Every river in England is polluted and only one in seven of them meet a “good” ecological standard, according to the latest government figures.
Environmental campaigners condemned the “outrageous” lack of progress in cleaning up the country’s rivers – despite government promises to improve the water quality.
Data released by the Environmental Agency on Thursday showed only just 14 per cent of English rivers could be considered ecologically healthy.
The report by the agency – part of the Department for Environment, Food and Rural Affairs (DEFRA) – also shows no river had achieved “good” chemical status, failing to meet the latest standards for pollution safety.
Environment minister Rebecca Pow admitted it made for “uncomfortable reading” and said urgent action was now needed to tackle pollution coming from sewage and agricultural chemicals.
“We need to go further and faster on reducing the environmental impact from storm overflows and other sources of pollution including chemicals and agriculture,” said Ms Pow.
The minister said she had met with water companies earlier this month to set some “expectations” in reducing pollution levels.
“These results show we have a long way to go, with a new way of testing for chemicals more accurately reflecting what is in our water environment,” she said. “While it’s not comfortable reading, this will allow us to plan more effectively to tackle the scourge of pollution.”
The Environment Agency had pledged to make sure 75 per cent of England’s rivers were considered good by 2027 – but has admitted it was “unlikely” to meet the target.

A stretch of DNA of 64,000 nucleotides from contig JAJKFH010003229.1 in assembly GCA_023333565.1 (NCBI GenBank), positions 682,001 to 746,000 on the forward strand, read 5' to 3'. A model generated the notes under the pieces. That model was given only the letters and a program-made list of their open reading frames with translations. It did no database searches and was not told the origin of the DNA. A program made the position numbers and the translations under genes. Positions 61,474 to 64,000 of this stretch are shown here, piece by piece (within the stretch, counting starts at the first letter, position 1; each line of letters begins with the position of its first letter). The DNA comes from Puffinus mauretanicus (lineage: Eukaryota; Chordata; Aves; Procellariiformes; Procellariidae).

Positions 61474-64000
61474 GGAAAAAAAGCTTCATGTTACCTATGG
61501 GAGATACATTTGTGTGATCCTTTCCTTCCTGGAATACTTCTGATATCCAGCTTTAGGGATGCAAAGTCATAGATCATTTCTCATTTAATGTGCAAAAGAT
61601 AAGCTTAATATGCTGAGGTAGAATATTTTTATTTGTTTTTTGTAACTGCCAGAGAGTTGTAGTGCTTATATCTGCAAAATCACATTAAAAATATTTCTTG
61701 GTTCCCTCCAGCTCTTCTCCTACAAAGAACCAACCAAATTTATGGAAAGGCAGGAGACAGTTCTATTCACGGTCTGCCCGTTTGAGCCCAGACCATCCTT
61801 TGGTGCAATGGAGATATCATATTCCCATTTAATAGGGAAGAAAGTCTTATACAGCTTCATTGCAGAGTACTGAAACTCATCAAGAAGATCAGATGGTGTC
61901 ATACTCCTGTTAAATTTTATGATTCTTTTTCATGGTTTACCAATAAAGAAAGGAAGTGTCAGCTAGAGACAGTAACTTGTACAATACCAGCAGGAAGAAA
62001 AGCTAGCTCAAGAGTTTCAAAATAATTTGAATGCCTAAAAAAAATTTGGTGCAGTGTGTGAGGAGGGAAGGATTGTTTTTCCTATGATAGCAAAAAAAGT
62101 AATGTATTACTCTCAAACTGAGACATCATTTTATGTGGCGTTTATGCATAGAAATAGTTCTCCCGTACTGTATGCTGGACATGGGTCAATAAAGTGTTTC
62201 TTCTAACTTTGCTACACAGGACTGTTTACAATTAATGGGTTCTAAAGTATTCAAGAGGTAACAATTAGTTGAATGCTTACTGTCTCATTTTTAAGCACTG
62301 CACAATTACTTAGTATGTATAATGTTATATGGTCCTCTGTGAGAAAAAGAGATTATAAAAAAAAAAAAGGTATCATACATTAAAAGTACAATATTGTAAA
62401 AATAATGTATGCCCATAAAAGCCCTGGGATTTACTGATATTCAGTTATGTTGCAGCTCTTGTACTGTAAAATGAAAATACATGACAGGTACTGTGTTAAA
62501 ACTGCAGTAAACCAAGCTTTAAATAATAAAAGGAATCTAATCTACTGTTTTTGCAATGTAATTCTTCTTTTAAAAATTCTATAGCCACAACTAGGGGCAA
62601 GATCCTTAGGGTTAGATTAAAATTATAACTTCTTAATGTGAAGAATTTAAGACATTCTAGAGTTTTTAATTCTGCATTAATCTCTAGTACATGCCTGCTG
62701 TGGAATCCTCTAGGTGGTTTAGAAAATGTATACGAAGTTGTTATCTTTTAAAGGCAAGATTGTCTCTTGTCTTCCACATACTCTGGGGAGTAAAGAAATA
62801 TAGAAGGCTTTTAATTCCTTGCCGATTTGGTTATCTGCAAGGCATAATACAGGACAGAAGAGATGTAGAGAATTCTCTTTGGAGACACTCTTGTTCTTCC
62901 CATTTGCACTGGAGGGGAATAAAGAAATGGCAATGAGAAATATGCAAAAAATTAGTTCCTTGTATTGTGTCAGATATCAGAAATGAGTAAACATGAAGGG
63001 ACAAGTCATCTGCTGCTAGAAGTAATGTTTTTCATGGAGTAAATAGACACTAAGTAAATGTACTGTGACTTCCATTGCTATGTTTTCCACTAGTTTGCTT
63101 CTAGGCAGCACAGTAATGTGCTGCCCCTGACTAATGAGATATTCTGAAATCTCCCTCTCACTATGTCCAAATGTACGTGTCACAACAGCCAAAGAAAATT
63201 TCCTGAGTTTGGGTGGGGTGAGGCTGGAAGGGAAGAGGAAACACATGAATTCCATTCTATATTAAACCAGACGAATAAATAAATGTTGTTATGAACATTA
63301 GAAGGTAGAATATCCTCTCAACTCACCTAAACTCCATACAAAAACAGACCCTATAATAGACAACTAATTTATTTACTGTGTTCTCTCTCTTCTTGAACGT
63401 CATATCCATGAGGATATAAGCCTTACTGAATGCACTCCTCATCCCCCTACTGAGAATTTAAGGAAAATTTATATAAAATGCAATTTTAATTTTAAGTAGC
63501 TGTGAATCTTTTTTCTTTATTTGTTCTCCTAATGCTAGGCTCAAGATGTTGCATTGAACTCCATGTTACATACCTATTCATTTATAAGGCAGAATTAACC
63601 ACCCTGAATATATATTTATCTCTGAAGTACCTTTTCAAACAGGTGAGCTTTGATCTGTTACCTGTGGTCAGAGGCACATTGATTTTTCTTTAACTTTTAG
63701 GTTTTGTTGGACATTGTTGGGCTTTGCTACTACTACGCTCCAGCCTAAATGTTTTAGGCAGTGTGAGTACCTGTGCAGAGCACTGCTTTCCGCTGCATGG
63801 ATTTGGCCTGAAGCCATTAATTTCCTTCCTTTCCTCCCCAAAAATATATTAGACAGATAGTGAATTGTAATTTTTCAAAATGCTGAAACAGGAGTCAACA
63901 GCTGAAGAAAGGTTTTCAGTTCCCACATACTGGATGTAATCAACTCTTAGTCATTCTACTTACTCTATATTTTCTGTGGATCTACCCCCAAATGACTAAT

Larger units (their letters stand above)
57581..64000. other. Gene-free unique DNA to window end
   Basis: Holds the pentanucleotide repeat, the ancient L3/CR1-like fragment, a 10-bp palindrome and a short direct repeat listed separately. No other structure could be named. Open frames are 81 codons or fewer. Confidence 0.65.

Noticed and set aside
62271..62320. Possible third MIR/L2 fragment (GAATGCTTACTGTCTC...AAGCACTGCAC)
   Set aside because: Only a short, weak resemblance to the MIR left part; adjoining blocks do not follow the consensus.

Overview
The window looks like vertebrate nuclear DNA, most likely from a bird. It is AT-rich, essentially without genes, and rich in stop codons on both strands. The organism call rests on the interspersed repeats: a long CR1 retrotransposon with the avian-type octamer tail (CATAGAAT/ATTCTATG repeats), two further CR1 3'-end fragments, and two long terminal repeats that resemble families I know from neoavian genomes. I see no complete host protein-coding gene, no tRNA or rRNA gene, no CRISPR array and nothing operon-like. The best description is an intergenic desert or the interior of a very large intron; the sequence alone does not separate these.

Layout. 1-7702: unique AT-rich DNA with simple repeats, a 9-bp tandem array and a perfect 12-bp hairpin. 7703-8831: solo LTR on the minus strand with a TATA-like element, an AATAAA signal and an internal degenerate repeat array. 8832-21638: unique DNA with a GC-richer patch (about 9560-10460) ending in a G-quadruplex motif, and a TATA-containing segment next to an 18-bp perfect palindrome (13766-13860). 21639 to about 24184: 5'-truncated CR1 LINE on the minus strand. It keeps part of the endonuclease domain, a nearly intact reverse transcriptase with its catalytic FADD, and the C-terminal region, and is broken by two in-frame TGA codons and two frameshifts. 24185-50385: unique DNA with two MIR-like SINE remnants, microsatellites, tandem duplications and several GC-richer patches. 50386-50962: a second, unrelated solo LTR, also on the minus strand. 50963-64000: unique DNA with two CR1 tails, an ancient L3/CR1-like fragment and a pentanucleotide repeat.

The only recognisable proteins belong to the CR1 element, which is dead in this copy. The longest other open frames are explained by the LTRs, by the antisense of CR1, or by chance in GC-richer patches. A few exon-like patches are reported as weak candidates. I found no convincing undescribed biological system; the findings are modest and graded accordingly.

Chair of the agency Emma Howard Boyd said: “Water quality has plateaued since 2016, which isn’t good enough.”
She said there had been some improvements over the last 25 years, including less phosphate and less ammonia from waste water treatment works, but conceded that “the general upward trend has not continued” in recent years.
Ms Boyd added: “Today just 14 per cent of our rivers are [rated good]. To get where we want to be everyone needs to improve how they use water now and that means water companies, farmers and the public.”
The environmental campaigner George Monbiot called the latest figures “an outrage”. He said: “It’s a direct result of complete regulatory collapse in the UK, as water companies and livestock farmers in particular are allowed to turn our rivers into sewers.”
The Salmon and Trout Conservation claimed English river quality remained the worst in Europe and said cuts to the Environment Agency’s monitoring work were partly to blame. “There has been absolutely no progress,” said the group.